Still haven’t seen the base version of this since its release in November.

Why is there this obsessive need to put you’re own stamp on it first? Even after the community has largely expressed that they either don’t care or outright hate being charged full price, plus the gold price of camo, for what on PC would essentially be a skin mod. Even attempts at “historical” based content are rife with errors that could have easily been avoided. One of the most blatant examples being Tiger 131, perhaps one of the most famous tanks in the world (for those who are interested in the subject anyway), but Wargaming couldn’t even bother to look at the massive amount of reference material out there to get the model right:

One of the most photographed tanks in the world, and still details like that are allowed to slip through. Another example was Wargamings attempt at introducing a “German Captured KV-1” which most will tell you was something along these lines:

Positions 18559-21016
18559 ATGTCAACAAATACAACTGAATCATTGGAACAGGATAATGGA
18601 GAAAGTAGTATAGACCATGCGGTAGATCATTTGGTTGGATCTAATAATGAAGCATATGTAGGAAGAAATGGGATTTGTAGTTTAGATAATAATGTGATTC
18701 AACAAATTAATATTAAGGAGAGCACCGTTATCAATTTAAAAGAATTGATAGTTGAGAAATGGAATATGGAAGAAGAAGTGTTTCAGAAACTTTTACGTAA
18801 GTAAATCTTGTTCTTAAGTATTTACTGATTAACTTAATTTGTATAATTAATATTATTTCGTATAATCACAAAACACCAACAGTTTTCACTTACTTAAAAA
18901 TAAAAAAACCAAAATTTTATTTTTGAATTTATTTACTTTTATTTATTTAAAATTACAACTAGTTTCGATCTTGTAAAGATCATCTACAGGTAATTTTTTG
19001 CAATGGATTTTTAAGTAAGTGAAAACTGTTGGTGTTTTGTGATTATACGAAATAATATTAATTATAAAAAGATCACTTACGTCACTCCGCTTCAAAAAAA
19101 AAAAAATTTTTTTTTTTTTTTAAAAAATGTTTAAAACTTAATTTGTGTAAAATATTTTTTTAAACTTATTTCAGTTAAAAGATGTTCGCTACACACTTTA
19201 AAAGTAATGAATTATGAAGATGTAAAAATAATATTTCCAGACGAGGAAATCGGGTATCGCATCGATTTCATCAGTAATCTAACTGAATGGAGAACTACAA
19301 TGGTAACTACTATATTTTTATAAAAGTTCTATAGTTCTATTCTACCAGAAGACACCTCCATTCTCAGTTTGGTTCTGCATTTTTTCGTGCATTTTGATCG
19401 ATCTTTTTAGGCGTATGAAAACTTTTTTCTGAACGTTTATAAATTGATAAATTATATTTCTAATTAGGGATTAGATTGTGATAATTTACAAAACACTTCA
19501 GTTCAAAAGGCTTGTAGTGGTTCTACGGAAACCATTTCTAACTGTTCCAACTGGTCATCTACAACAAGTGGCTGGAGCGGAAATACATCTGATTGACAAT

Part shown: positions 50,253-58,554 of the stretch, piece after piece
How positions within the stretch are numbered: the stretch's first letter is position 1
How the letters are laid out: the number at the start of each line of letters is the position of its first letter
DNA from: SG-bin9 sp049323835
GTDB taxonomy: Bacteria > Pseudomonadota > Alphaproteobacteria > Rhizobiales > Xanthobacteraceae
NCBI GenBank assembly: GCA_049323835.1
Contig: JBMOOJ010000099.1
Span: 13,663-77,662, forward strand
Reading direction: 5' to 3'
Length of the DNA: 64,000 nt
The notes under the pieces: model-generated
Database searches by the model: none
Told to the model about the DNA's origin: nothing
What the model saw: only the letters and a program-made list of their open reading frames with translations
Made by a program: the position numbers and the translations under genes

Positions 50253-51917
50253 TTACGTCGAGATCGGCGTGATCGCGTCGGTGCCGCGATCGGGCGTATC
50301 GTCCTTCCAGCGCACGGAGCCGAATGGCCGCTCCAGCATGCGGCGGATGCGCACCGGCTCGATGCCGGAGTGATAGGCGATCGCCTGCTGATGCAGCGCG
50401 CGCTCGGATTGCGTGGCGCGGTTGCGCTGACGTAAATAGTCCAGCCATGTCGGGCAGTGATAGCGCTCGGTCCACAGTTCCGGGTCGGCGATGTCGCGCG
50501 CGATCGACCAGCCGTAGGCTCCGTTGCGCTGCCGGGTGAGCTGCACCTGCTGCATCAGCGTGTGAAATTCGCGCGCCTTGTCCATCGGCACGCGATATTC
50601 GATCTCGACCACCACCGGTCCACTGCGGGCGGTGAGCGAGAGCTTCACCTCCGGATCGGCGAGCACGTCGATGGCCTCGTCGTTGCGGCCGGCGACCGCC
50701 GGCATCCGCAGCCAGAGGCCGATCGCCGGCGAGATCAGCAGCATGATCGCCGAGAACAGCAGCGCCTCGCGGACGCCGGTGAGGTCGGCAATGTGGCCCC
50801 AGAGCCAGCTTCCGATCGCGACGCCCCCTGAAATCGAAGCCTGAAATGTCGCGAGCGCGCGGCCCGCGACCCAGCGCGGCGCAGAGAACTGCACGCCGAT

A KV-1 with a German 75mm and commander cupola. Looks nice, it unique, and the idea of strapping German parts onto Soviet tanks is well within WG Chicago’s ability, as they proved with the T-34-88.

Instead we got a reskin of the tech tree KV-1, granted one with a paint job inspired by history, but with a unhistorical armament, despite the photographs clearly showing the armament:


Even admitting that they changed the gun, there’s still no reason for it.